Human embryonic kidney cells have been transformed by exposing cells to sheared fragments of adenovirus type 5 DNA. The transformed cells (designated 293 cells) exhibited many of the characteristics of transformation including the elaboration of a virus-specific tumour antigen. Analysis of the polypeptides synthesized in the 293 cells by labelling with 35S-methionine and SDS PAGE showed a variable pattern of synthesis, different in a number of respects from that seen in otheruman cells. On labelling the surface of cells by lactoperoxidase catalysed radio-iodination, the absence of a labelled polypeptide analogous to the 250 K (LETS) glycoprotein was noted. Hybridization of labelled cellular RNA with restriction fragments of adenovirus type 5 DNA indicated transcription of a portion of the adenovirus genome at the conventional left hand end.
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              Isolation of monoclonal antibodies specific for human c-myc proto-oncogene product.

              Six monoclonal antibodies have been isolated from mice immunized with synthetic peptide immunogens whose sequences are derived from that of the human c-myc gene product. Five of these antibodies precipitate p62c-myc from human cells, and three of these five also recognize the mouse c-myc gene product. None of the antibodies sees the chicken p110gag-myc protein. All six antibodies recognize immunoblotted p62c-myc. These reagents also provide the basis for an immunoblotting assay by which to quantitate p62c-myc in cells.

                Author and article information

                dbogol@mail.ru , dmitr@incras.ru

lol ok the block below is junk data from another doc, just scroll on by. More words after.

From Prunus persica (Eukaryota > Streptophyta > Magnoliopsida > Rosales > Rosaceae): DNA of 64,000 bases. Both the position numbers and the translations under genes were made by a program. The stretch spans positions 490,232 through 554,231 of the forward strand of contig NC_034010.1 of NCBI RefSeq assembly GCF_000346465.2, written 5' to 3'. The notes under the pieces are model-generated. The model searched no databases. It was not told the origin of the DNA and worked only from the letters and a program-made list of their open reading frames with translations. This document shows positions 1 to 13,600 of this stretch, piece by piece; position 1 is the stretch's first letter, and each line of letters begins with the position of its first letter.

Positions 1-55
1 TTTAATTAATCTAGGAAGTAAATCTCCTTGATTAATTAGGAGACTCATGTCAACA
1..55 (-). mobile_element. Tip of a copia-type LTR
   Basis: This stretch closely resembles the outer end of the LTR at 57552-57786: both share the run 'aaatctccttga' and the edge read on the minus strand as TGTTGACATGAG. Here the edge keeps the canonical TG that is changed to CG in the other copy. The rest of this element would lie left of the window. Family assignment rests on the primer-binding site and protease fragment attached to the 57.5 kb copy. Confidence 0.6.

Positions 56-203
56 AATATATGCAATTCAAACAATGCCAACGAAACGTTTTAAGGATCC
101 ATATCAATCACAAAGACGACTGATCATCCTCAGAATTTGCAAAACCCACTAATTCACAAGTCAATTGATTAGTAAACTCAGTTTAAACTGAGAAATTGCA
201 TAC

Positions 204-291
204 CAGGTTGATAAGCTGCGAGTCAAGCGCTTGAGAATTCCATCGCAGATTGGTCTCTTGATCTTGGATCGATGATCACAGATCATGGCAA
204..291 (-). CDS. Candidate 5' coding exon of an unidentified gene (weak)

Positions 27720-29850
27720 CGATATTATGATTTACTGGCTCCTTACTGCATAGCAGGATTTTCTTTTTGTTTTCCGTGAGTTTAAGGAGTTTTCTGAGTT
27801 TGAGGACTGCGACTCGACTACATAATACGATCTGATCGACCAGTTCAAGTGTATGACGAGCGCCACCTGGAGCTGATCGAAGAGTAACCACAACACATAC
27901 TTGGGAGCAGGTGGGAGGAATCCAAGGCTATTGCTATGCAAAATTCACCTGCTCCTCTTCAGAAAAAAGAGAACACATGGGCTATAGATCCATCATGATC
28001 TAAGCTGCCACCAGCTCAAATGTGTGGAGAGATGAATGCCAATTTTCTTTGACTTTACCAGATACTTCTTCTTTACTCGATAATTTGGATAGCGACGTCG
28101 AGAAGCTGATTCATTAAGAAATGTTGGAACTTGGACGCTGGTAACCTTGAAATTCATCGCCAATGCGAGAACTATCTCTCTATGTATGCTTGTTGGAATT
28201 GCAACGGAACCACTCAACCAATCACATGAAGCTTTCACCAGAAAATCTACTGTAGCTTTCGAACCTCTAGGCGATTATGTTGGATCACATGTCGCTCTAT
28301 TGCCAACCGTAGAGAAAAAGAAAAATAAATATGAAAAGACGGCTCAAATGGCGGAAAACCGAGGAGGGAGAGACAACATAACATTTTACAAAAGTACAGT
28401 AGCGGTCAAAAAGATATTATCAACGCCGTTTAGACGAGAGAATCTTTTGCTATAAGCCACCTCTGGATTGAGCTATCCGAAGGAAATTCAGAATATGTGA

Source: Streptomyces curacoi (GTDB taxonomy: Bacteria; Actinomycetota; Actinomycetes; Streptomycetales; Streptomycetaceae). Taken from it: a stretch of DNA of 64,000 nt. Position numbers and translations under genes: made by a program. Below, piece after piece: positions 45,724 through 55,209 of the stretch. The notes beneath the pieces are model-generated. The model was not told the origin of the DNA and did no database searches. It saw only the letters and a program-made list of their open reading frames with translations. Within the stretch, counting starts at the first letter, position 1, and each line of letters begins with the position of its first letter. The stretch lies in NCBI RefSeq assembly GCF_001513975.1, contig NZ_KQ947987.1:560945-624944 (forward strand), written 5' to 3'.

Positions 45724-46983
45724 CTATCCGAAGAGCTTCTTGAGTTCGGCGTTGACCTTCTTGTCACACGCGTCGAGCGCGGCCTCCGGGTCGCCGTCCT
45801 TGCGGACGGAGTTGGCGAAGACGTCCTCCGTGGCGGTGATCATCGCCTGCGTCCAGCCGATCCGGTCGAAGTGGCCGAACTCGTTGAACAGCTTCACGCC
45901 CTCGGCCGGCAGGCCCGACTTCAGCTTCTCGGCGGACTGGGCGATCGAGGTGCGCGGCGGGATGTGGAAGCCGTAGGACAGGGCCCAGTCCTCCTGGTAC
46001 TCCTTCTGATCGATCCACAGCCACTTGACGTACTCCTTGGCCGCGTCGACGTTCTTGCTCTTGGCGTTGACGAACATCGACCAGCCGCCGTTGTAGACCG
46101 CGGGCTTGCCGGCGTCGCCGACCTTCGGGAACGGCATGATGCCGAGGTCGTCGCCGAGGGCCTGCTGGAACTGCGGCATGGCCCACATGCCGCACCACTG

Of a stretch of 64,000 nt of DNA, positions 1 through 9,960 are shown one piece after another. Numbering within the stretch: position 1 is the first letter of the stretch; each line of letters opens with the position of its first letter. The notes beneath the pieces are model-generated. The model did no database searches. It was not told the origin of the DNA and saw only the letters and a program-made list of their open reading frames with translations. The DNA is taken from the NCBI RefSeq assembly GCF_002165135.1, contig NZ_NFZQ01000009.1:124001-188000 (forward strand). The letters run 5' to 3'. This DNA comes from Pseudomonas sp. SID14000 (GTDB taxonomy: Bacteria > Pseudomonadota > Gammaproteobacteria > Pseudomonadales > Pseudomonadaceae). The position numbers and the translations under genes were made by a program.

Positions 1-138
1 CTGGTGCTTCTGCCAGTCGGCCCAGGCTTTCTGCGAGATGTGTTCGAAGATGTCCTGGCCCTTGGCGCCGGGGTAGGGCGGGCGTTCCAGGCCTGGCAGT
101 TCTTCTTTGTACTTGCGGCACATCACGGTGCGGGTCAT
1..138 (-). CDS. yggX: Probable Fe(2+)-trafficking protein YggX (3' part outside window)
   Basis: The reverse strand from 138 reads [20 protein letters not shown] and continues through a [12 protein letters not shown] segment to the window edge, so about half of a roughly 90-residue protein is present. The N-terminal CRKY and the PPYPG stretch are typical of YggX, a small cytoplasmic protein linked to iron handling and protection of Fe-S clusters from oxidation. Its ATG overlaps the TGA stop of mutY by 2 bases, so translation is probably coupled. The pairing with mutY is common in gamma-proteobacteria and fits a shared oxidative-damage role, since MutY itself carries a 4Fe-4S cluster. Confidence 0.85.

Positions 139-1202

opodg@yahoo.com , o.podgornaya@spbu.ru
                Mol Cytogenet
                Mol Cytogenet
                Molecular Cytogenetics
                BioMed Central (London )
                9 November 2017
                9 November 2017
                : 10
                : 41
                [1 ]ISNI 0000 0000 9629 3848, GRID grid.418947.7, Laboratory of Cell Morphology, Institute of Cytology, Russian Academy of Sciences, ; St. Petersburg, 194064 Russia
                [2 ]Federal Almazov North-West Medical Research Centre, St. Petersburg, 197341 Russia
                [3 ]ISNI 0000 0001 0413 4629, GRID grid.35915.3b, ITMO University, Institute of Translational Medicine, ; St. Petersburg, 197101 Russia
                [4 ]ISNI 0000 0001 2289 6897, GRID grid.15447.33, Department of Cytology and Histology, Faculty of Biology, , St. Petersburg State University, ; St. Petersburg, 199034 Russia
                [5 ]ISNI 0000 0004 0637 7917, GRID grid.440624.0, Far Eastern Federal University, School of Biomedicine, ; Vladivostok, 690950 Russia
                © The Author(s). 2017

                Open AccessThis article is distributed under the terms of the Creative Commons Attribution 4.0 International License ( http://creativecommons.org/licenses/by/4.0/), which permits unrestricted use, distribution, and reproduction in any medium, provided you give appropriate credit to the original author(s) and the source, provide a link to the Creative Commons license, and indicate if changes were made. The Creative Commons Public Domain Dedication waiver ( http://creativecommons.org/publicdomain/zero/1.0/) applies to the data made available in this article, unless otherwise stated.

                : 8 May 2017
                : 27 October 2017
                Funded by: Government of Russian Federation
                Award ID: 074-U01
                Award Recipient :
                Funded by: The granting program ‘Molecular and cell biology’ of the Russian Academy of Sciences
                Award ID: 01201457147
                Award Recipient :
                Funded by: FundRef http://dx.doi.org/10.13039/501100006769, Russian Science Foundation;
                Award ID: 15-15-20026
                Award Recipient :
                Funded by: FundRef http://dx.doi.org/10.13039/501100002261, Russian Foundation for Basic Research;
                Award ID: 15-04-01857
                Award Recipient :
                Custom metadata
                © The Author(s) 2017

                tribolium castaneum,y14 (tsunagi),oocyte nucleus,karyosphere,karyosphere capsule,interchromatin granule clusters,microinjections,molecular cloning,gene manipulation,transcription in vitro